In any social gathering, the Ozo men are distinguished by the beads around their ankles and the ankles of their first wives, as well as eagle feathers fixated on their red cap. While one is free to wear the red cap once he acquires the Ozo title in some communities, the wearing of the red cap is not automatic in many other communities. It has its own requirements in materials and rituals. And once one is initiated into Ozo, he takes an Ozo title name by which he is addressed in public.
In the olden days, the final stage of initiation into Ozo was performed by Eze Nri, who used to exercise power over not less than three quarters of the areas in Igboland.
The Ozo institution came into conflict with Christianity during the colonial times, which lingered for many decades after independence, when it was regarded as a pagan institution because of the traditional rituals and sacrifices involved. But since Christian missionaries have come to recognize that one can be an African as well as a Christian, Africans are now allowed to take the title without jeopardizing their Christian beliefs.
The marriage between the Nze na Ozo institution and Christianity was indeed manifest during the Cape Town event where proceedings had kicked off with a Christian opening prayer.
The opening prayer was followed by the breaking of Kola nut which was elaborately performed by Isi-Igbo South Africa, Chief Peter Chukwurah (Ozo Chukwuneme na Enugwu-Agidi/Umunri). Chief Chukwurah was assisted by Chief (Sir) Jonas Udeji (Onowu Igbo South Africa), a knight in the Roman Catholic Church, to ensure that everyone at the gathering had partaken in eating the kola nut.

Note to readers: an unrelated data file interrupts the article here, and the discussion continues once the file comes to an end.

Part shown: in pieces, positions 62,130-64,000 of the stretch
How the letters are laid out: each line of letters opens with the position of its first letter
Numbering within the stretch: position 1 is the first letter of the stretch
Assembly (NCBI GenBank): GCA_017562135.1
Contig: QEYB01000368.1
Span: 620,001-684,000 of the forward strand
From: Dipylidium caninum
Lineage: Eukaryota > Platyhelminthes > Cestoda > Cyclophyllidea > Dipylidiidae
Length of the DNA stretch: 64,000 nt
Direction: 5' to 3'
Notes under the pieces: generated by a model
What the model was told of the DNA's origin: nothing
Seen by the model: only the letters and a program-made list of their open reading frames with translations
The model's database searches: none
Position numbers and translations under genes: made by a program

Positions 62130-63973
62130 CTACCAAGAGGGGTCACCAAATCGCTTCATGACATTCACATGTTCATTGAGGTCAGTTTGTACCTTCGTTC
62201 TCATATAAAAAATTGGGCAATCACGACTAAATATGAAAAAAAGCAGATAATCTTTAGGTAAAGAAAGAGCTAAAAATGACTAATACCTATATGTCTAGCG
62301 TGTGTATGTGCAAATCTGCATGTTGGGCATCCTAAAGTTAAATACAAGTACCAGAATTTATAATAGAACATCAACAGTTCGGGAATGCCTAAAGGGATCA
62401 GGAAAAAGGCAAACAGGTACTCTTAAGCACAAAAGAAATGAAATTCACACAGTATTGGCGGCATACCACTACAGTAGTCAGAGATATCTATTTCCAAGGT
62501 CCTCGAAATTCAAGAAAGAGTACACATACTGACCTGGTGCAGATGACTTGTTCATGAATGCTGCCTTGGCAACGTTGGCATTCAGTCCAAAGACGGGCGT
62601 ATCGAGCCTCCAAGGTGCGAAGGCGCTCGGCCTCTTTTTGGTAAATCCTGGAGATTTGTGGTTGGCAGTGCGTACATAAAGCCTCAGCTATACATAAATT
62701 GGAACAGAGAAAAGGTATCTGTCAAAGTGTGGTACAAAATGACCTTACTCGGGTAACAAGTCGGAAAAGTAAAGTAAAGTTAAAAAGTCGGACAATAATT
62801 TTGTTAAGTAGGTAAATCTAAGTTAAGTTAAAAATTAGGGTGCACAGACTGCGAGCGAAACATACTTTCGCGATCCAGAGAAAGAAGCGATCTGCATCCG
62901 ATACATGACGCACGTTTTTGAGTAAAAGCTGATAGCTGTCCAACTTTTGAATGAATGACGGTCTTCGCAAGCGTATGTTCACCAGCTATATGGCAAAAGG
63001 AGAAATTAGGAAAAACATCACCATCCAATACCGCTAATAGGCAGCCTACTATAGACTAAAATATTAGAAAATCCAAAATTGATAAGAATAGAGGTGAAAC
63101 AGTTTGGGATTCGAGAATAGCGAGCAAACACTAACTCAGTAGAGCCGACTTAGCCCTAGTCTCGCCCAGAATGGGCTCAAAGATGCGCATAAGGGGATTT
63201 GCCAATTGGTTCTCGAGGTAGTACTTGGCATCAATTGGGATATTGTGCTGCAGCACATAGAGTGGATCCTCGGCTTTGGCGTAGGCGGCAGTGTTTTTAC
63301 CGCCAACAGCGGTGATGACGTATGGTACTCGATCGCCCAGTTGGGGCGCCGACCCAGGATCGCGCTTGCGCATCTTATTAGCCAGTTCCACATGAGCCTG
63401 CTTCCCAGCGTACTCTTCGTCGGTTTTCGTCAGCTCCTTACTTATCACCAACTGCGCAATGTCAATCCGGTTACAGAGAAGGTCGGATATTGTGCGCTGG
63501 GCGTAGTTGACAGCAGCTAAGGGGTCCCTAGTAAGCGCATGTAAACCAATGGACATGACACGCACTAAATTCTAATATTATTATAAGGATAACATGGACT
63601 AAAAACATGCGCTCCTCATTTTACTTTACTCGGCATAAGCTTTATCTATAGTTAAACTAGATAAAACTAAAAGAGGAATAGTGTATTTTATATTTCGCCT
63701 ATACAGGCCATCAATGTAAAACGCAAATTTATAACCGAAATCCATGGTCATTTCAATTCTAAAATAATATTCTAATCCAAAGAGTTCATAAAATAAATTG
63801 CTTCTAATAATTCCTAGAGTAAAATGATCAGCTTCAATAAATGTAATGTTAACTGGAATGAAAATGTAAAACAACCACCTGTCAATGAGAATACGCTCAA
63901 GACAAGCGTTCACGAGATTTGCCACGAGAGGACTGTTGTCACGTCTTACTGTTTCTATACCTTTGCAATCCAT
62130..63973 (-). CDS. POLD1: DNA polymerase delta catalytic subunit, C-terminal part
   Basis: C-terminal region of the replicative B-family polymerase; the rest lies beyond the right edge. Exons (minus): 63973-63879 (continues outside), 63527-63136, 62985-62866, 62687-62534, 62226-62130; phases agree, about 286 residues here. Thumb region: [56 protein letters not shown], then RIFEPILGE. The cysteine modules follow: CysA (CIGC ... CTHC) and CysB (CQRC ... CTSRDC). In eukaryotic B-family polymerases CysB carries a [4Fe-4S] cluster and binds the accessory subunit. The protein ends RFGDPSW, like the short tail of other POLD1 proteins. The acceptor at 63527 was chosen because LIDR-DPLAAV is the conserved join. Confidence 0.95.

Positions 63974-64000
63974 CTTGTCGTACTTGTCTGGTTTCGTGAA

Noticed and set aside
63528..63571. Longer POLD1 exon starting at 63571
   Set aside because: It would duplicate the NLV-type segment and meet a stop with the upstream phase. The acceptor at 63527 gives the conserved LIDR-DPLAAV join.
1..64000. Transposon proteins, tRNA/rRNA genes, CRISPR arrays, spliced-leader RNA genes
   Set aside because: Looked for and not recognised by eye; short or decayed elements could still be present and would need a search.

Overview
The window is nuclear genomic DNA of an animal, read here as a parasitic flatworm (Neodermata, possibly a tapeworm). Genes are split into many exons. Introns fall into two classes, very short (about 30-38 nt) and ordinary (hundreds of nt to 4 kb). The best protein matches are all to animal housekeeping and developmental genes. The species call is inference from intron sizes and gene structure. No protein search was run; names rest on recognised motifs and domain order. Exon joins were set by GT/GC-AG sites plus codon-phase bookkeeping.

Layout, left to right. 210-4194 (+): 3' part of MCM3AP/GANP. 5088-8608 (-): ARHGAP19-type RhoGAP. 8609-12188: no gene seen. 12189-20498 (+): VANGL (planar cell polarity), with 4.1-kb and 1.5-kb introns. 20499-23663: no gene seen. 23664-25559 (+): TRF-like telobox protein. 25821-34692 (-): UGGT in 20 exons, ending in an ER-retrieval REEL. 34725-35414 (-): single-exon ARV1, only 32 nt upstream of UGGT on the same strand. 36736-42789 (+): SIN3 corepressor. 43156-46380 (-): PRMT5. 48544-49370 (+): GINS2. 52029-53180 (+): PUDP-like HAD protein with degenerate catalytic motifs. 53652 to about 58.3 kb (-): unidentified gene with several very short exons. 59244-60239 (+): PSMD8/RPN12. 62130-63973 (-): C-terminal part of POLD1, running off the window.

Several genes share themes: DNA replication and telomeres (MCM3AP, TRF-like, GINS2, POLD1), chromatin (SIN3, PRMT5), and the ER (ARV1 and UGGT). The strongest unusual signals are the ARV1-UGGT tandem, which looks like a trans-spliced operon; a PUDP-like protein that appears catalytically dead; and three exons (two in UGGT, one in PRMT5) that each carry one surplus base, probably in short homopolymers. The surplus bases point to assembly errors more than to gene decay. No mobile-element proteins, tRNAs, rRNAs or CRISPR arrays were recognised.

Isi-Nze South Africa, Nze Chinedu Nwaogwugwu (Idi Akubuo I na Oba) receiving the Kola nuts.
Isi-Igbo South Africa, Chief Peter Chukwurah (Ozo Chukwuneme na Enugwu-Agidi and Umunri) performing the Kola nut breaking ritual at the event as Chief Amadi O. Amadi (Udozulumba I na Amasiri), President, Ohaneze Ndigbo South Africa, to his left, pays attention.
Chief (Sir) Jonas Udeji (Onowu Igbo South Africa) helps in sharing the kola nut.
The event got into full swing after the kola-nut breaking ritual when preparations got underway for the inauguration of members of Nze na Ozo in Western Cape Province. This saw all the Ozo titled men, resplendent in their traditional red and white outfits, dancing around majestically in the venue to the beat of background traditional Igbo music, while acknowledging cheers from guests and well-wishers. At the end of the dancing, Nze Chinedu Nwaogwugwu (Idi Akubuo I na Oba), who is the head of the Nzo na Ozo Society in South Africa (Isi-Nze South Africa), accompanied by other national office holders stepped forward to inaugurate the Nze na Ozo chapter in Western Cape. The inauguration ceremony came to the climax when Nze Nwaogwugwu handed the staff of office to Nze Chinedu Chukwurah (Nwabunnia na Ogidi) who is the head of the Nze na Ozo Society in Western Cape Province (Isi-Nze Cape Town) and his deputy, Nze Nkem Osita (Ezennia na Aguleri).
Isi-Nze South Africa Nze Chinedu Nwaogwugwu (Idi Akubuo I na Oba) prepares to inaugurate Nze na Ozo Cape Town.
Isi-Nze South Africa Nze Chinedu Nwaogwugwu (Idi Akubuo I na Oba) hands over the staff of office to Isi-Nze Cape Town Nze Chinedu Chukwurah (Nwabunnia na Ogidi) and his deputy, Nze Nkem Osita (Ezennia na Aguleri).
Following the inauguration ceremony, the inaugural address was presented by Nze Chucks Okoyo (Ohamadike Ndigbo South Africa), who is the national secretary of Nze na Ozo South Africa. In his speech, Nze Okoye reminded all and sundry of the significant role played by the Ozo titled men before the intrusion of colonial powers into the Igbo-African society.